The best, however, was a brochure-style publication based on this list of retirement risks:
http://www.soa.org/files/pdf/post-retirement-charts.pdf

Quote:
...the SOA published an informational chart in 2003 that explained the risks of retirement and served as an educational tool to help individuals prepare for them. In everyday language, the chart provided a comprehensive summary of the risks and complemented
other retirement planning material...

With the passage of time, the creators of the original chart recognized there would be value to updating it with insights into recently introduced products, legislative changes and new issues confronting retirees. As a result, the SOA is pleased to make available this new version [2008]...

Longevity Risk
Inflation Risk
Interest Rate Risk
Stock Market Risk
Business Risks
Employment Risk
Public Policy Risks
Unexpected Health Care Needs & Costs
Lack of Available Facilities or Caregivers
Loss of Ability to Live Independently
Change in Housing Needs
Death of a Spouse
Other Change in Marital Status
Unforeseen Needs of Family Members
Bad Advice, Fraud or Theft
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Old 10-09-2010, 07:26 AM   #2
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Where would most of the reasons people buy liability insurance fall?
What about being sued? "Bad advice, fraud, or theft" seems the closest category but it's not quite on the mark.

A.
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Old 10-09-2010, 09:17 AM   #3
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Good explanations-- thanks!

At some point a mortgage company is going to realize that their product payback exceeds my life expectancy...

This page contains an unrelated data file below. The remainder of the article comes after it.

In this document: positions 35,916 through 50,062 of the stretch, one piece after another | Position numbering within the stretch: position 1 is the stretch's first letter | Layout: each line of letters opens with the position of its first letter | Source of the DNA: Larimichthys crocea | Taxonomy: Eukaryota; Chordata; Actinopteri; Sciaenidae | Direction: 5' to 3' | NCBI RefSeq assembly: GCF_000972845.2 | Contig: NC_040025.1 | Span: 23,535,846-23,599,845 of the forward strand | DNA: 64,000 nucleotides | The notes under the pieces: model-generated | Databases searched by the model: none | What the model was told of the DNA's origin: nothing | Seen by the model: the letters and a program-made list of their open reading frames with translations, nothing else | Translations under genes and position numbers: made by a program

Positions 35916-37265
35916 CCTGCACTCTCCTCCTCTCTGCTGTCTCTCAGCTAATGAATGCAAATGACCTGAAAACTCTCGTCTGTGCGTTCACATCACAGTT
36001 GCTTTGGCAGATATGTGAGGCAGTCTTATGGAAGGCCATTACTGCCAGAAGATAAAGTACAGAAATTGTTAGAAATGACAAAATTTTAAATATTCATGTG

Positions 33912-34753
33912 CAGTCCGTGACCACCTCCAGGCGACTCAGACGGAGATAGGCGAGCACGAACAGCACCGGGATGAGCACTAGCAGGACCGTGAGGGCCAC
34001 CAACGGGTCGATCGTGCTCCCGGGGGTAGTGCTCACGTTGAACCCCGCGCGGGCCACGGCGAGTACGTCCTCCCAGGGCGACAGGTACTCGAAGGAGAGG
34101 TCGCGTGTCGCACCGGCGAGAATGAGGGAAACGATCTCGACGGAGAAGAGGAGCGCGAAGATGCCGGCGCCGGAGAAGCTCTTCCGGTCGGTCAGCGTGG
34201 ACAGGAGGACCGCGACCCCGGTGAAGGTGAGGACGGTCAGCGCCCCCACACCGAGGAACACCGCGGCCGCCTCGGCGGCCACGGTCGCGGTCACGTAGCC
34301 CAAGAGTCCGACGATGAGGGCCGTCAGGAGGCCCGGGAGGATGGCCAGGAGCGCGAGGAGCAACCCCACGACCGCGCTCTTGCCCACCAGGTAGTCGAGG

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Old 10-09-2010, 12:04 PM   #4
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Thanks for posting. I love reading this kind of content. I always seem to pick up a nugget or two that I wasn't aware of before.
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Old 10-09-2010, 02:45 PM   #5
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Quote:
Originally Posted by Htown Harry View Post
Although, it is missing Nords' "keep refinancing your mortgage until your payments go to zero" strategy ,
Finally thought of a snappy engineer's comeback from the old punchline:
"It may not go to zero, but it'll get close enough for all practical purposes"...
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Old 10-09-2010, 05:31 PM   #6
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Quote:
Originally Posted by Htown Harry View Post
[insert your favorite actuary joke here]
I actually know one:

What's the difference between an American actuary and a Sicilian actuary?

The American actuary can tell you how many 44-year-old men will die next year. The Sicilian actuary can tell you their names.
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Old 10-10-2010, 07:07 AM   #7
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Nice research. Thanks for the link.

Here is the first part of the report.

http://www.soa.org/files/pdf/researc...ing-market.pdf